Somehow in the light headedness from my hysterical laughter at their completely incorrect assessment of my “abilities”, which I like to refer to as flailing wildly out of control of my own body, as well as the fact that I somehow managed to live on my first run, I miraculously found myself back on the chair lift and doing that little swishing dance of death two more times that day. The one and only time I fell was on my final run and I did it on purpose so I didn’t mow over the family of four who decided to spend their break in the middle of the trail. Damn them.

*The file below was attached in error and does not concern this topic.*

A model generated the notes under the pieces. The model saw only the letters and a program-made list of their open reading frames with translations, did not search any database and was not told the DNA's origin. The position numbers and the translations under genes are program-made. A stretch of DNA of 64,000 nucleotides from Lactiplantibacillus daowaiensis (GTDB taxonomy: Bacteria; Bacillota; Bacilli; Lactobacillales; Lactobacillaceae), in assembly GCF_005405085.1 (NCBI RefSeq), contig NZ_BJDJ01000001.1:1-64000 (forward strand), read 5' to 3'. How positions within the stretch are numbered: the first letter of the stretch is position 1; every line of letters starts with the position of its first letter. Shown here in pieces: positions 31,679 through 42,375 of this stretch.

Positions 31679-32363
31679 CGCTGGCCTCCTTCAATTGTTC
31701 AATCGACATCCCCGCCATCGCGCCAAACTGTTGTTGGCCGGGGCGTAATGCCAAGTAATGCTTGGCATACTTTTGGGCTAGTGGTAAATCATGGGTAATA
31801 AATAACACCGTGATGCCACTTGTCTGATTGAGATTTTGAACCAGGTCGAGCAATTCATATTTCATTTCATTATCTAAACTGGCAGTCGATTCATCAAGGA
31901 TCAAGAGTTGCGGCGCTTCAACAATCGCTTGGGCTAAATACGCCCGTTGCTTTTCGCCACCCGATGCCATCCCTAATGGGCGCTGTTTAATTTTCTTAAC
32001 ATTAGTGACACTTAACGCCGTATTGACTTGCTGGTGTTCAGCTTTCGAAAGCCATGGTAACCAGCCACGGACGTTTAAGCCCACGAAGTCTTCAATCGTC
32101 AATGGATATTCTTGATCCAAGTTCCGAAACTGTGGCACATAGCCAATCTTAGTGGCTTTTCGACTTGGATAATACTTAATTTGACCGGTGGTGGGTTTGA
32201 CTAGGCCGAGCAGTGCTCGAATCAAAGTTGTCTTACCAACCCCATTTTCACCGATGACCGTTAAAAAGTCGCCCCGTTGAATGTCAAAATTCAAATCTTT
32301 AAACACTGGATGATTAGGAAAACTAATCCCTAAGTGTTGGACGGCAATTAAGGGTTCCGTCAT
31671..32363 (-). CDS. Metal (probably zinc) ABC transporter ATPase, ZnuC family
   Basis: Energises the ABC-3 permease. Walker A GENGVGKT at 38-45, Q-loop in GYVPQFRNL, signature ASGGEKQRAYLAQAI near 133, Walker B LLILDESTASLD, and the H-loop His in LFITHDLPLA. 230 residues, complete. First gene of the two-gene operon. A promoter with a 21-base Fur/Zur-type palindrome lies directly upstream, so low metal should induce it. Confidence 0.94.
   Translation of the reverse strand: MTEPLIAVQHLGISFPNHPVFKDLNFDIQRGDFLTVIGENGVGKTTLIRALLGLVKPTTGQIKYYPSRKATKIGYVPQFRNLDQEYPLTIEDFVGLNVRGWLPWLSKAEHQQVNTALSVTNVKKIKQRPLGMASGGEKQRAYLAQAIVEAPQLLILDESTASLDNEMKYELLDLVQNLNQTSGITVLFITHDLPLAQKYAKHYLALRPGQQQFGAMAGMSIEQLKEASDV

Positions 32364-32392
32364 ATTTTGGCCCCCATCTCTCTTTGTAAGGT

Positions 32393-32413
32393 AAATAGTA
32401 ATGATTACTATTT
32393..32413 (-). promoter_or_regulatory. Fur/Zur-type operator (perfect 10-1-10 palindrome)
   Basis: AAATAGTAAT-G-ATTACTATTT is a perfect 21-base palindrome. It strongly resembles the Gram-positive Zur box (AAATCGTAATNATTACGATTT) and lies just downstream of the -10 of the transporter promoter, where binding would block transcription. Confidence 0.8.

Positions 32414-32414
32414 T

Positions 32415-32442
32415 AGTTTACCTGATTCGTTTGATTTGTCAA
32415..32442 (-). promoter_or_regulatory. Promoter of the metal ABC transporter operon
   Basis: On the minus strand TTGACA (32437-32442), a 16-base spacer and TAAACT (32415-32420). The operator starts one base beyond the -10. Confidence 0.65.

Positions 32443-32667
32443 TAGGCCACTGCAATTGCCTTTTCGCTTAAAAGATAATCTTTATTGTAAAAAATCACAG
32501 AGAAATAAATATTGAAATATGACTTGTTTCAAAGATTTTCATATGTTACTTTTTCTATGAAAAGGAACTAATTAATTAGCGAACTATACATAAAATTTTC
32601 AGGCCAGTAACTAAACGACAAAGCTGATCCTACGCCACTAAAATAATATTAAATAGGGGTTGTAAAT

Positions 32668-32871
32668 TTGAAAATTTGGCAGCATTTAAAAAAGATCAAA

In the car on the way home they were all so excited about my performance and said how they couldn’t wait to get me back out again and gee, wasn’t I so excited by how great skiing was. Luckily we had lowered altitude by this point and my brain cells kicked back in so I was aware enough to understand that the feeling I had on the way down was not one I ever desired to experience again. But at least I tried it to know for sure.
To this day they all still try to convince me that it was the icy snow or the freezing temperatures that made me feel uncomfortable but to me, planting my butt on the nice warm leather sofa, sipping spiked hot chocolate and watching the ShamWow TV sales guy chop cashews and make statements like “You’re going to love my nuts” while laughing with Matt’s Aunt is about as extreme as I will get in the snow. That hot tub on the other hand, well that is just nice no matter how much effort I did not exert.